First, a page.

UK Government cuts last ties with P&O Ferries “with immediate effect”

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The Home Office has terminated its agreement with P&O Ferries “to provide contingency travel services to juxtaposed ports with immediate effect," announced Home Office Secretary Priti Patel on Twitter yesterday. This was the last remaining contract between the state and the ferry company.

UK Government cuts last ties with P&O Ferries “with immediate effect”
Photo credits @ P&O Ferries

Home Secretary Priti Patel announced the decision yesterday evening, tweeting:

The UK’s Secretary of State for Transport, Grant Shapps, later added that the Department (DfT) for Transport is “reforming maritime law to stop firms exploiting legal loopholes and protect workers’ rights”.

The maritime law reform Shapps is referring to covers DfT’s plans to introduce new legislation that would ensure ferry operators using British ports pay the national minimum wage.

A criminal investigation into P&O Ferries’ mass sacking was also launched in April.

All these moves come after P&O Ferries laid off nearly 800 workers in March and then hired cheaper agency staff in the midst of sharp criticism from unions, politicians and the media.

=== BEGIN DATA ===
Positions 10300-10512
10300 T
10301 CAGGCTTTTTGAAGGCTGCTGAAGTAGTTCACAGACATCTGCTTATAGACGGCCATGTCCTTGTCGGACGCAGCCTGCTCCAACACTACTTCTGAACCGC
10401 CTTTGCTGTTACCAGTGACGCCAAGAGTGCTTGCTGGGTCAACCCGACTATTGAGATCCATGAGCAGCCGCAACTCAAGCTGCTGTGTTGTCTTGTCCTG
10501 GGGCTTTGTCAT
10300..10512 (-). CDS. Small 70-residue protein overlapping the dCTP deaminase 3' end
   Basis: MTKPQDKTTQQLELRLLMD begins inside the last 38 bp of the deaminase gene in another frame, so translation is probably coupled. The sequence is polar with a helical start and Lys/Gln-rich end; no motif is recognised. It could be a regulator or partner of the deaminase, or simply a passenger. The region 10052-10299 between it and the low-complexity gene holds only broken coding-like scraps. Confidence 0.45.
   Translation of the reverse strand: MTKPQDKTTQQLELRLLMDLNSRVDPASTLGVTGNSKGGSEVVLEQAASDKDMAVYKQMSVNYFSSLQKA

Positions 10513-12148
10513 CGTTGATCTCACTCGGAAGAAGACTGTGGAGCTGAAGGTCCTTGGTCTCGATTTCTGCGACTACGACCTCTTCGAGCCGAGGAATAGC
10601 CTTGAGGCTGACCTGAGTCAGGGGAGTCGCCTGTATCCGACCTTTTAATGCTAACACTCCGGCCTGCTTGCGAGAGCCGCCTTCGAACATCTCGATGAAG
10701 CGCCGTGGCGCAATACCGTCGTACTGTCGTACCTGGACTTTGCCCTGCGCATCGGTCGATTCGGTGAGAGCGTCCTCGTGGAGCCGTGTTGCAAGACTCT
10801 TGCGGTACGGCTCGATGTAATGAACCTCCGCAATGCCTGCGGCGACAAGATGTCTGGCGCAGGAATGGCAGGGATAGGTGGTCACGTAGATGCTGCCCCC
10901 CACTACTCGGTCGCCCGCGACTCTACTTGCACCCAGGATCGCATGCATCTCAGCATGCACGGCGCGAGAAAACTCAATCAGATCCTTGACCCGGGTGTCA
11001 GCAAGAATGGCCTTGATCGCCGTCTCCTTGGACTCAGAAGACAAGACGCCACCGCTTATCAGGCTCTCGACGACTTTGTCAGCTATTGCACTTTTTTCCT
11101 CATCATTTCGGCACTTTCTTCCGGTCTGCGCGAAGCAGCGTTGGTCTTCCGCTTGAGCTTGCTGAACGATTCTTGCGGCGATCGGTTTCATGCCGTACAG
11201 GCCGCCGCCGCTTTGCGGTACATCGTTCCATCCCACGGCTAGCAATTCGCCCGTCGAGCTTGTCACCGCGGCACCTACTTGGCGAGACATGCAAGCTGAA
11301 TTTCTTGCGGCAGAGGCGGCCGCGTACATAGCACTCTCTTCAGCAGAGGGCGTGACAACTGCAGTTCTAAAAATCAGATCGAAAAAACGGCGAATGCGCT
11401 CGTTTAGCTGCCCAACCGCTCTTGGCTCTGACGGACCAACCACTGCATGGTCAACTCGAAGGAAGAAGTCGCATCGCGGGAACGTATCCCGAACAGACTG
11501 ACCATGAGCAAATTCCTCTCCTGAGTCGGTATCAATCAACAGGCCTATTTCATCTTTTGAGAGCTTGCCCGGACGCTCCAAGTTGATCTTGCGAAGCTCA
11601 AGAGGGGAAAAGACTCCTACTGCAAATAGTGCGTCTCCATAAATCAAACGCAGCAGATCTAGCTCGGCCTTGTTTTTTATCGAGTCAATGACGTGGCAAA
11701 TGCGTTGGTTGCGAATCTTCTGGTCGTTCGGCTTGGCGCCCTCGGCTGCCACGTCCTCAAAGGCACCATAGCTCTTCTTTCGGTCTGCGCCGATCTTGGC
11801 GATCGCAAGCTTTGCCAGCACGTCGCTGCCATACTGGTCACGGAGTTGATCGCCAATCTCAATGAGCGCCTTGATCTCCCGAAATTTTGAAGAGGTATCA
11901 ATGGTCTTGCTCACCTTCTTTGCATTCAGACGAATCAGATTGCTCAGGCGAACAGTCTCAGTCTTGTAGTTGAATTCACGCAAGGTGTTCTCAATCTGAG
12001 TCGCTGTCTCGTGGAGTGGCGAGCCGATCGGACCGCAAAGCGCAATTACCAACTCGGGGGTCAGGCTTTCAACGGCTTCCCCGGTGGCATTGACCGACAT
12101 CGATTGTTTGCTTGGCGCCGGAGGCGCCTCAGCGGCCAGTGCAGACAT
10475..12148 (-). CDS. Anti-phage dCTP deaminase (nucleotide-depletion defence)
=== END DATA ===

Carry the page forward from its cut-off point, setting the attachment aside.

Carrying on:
The months following the redundancies have been difficult not only for P&O ferries and its former staff, but also for the drivers carrying out international transportation between the UK and mainland Europe. Due to the controversial staff restructuring plan, no P&O Ferries sailed between Calais and Dover for weeks. This caused evident freight traffic congestion in Kent and triggered repeat implementations of the unpopular Operation Brock traffic management measure.

Three of P&O’s four Dover-Calais ferries have nonetheless re-started operations, and Irish Ferries recently added another vessel to its Dover-Calais fleet. This means the number of cross-channel ferries is now the same as it was prior to P&O’s staff restructuring.

Meanwhile, it is also worth adding that while the UK Government has cut all of its ties with P&O ferries, the same is not true when it comes to the owners of the ferry operator. DP World, based in Dubai, still have a number of lucrative government contracts, including those connected to new tax-free freeports.

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